General Fang Fenghui, the Chief of the General Staff of the PLA, arrived in Washington, DC today for formal meetings with Chairman of the Joint Chiefs of Staff General Martin Dempsey. According to Dempsey and Fang’s comments during their joint press conference, they held extensive discussions on the military relationship, including counterterrorism, the Senkaku/Diaoyu Islands, and the territorial disputes in the South China Sea.
The latter issue was on everyone’s minds, as Vietnam and China are embroiled in tensions over a Chinese oil rig near the Paracel Islands. Popular opposition has even sparked anti-China riots in Vietnam. The U.S. and China traded barbs in statements about who is to blame for the current situation. The U.S. State Department, including Secretary John Kerry, has called China’s placement of the oil rig “provocative.” Chinese Foreign Ministry spokesperson Hua Chunying fired back, saying “It is nothing but the wrong words and actions made by the U.S. side on maritime issues that have emboldened some countries to take provocative actions.”
The topic came under intense discussion at the joint press conference. In response to a reporter’s question, Fang repeated China’s official stance that the oil rig is within China’s waters and thus the activity is normal and legitimate. Fang also added some interesting details, such as that the placement of the oil rig had been “carefully selected” to minimize the chance of a dispute. According to Fang, China was surprised and dismayed at the reaction. He pointed out that other countries (referencing Vietnam) have previously drilled in the region without a similar backlash.Enjoying this article? Click here to subscribe for full access. Just $5 a month.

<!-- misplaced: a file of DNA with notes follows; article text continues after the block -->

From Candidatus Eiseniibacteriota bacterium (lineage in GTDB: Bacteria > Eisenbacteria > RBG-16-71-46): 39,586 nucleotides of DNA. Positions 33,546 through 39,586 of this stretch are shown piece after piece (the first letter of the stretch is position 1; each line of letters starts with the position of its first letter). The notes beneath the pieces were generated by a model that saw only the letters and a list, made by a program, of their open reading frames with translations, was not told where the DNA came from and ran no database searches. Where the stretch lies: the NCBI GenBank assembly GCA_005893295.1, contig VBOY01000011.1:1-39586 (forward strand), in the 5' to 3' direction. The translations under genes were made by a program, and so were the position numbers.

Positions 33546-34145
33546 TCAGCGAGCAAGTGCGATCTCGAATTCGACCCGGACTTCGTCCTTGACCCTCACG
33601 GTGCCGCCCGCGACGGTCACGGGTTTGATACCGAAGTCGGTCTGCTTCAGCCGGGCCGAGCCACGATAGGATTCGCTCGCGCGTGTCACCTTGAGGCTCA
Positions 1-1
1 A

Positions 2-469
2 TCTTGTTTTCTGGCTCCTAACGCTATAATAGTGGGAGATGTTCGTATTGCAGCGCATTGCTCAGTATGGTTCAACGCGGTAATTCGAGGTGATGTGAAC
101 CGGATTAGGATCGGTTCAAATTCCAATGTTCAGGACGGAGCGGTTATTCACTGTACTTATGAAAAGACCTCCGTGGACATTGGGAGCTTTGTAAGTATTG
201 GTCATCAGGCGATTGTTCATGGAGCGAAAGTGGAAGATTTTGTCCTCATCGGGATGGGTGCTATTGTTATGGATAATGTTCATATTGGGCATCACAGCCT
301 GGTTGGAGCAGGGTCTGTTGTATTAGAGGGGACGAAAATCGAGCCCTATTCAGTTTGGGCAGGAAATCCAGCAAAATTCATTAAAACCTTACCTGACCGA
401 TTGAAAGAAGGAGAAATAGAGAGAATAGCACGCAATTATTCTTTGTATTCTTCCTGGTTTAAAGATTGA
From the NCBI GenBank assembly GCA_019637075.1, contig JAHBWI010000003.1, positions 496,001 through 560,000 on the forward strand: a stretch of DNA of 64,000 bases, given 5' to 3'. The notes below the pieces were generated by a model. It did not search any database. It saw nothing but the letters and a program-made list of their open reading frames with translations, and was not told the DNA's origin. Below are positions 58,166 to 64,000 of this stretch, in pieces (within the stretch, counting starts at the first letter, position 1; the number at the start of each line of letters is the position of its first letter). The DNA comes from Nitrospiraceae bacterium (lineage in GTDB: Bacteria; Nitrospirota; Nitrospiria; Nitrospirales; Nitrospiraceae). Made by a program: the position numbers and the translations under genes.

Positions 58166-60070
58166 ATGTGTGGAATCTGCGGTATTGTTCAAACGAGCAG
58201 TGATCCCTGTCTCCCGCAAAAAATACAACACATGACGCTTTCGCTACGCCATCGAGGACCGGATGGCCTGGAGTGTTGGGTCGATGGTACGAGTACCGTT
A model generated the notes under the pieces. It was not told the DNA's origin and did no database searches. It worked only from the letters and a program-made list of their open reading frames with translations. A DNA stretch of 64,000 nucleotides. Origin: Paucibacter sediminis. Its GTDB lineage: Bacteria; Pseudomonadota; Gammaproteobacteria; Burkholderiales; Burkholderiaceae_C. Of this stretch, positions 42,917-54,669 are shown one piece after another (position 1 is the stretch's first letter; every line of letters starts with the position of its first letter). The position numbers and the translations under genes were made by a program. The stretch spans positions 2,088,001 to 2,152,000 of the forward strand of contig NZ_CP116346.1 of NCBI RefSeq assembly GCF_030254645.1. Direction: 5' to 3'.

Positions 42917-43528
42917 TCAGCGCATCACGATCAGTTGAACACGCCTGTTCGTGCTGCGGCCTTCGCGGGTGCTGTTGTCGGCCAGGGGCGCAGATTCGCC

However, Fang underlined China’s commitment to both its territory in general and the oil rig in particular. On territorial issues, Fang said, China “will not give an inch” and he warned that China has the means to back up its words with actions. On the oil rig, Fang promised that “we will make sure this well is successfully drilled” without interference from the outside. He said China was willing to discuss the issue with Vietnam but would not cease the drilling activity.
When it was his turn to field questions about the Vietnam-China spat, Dempsey went over some of the issues he had discussed with Fang previously. “We have to acknowledge that there are disputes, territorial disputes, that are in play here,” Dempsey said. China has insisted the area where the oil rig is located is not under dispute. Dempsey also said he had discussed with Fang that the use of military assets to resolve disputes is provocative. Finally, Dempsey suggested that the interpretation of what, exactly, is the “status quo” in disputed regions may be up for debate.
Despite the tensions, both Fang and Dempsey refrained from being overly critical of each other’s countries (although Fang had tough words for Vietnam, Japan, and the Philippines). Hagel refrained from specifically labeling China as a provocative actor in the South China Sea, even when asked to do so by a reporter. While Fang, taking the usual Chinese position, blamed the U.S. “rebalance to Asia” for an increase of tensions, he implied that this was unintentional on the part of the U.S. Instead, he blamed regional actors for taking advantage of the policy for their own ends. Still, Fang warned that tensions over the South China Sea could have an impact on the U.S.-China military relationship.
Fang and Hagel promised to “strive for a common security and a common prosperity,” and to build a “healthy, stable” military relationship between the U.S. and China. As part of this, they announced that Washington and Beijing are seeking to create standards of conduct for both aerial and maritime encounters. The two countries also plan to create a video teleconferencing platform linking their two militaries.